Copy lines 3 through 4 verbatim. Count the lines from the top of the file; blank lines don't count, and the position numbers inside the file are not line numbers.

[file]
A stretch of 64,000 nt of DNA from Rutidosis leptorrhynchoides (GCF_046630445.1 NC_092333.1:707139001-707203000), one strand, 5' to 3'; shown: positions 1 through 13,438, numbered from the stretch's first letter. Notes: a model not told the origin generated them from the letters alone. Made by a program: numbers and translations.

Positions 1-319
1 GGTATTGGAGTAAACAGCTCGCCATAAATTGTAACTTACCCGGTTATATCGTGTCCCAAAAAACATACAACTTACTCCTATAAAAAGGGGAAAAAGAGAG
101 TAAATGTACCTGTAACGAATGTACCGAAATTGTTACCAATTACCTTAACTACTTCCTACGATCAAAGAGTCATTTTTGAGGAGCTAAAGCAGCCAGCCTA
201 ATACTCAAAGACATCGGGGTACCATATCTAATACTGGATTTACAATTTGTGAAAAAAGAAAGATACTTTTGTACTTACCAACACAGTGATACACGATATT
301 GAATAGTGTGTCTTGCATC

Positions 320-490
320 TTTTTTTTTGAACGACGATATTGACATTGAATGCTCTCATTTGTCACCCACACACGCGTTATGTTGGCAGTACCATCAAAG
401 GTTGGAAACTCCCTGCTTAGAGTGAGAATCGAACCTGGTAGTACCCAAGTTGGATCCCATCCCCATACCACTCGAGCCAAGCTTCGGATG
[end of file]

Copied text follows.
1 GGTATTGGAGTAAACAGCTCGCCATAAATTGTAACTTACCCGGTTATATCGTGTCCCAAAAAACATACAACTTACTCCTATAAAAAGGGGAAAAAGAGAG
101 TAAATGTACCTGTAACGAATGTACCGAAATTGTTACCAATTACCTTAACTACTTCCTACGATCAAAGAGTCATTTTTGAGGAGCTAAAGCAGCCAGCCTA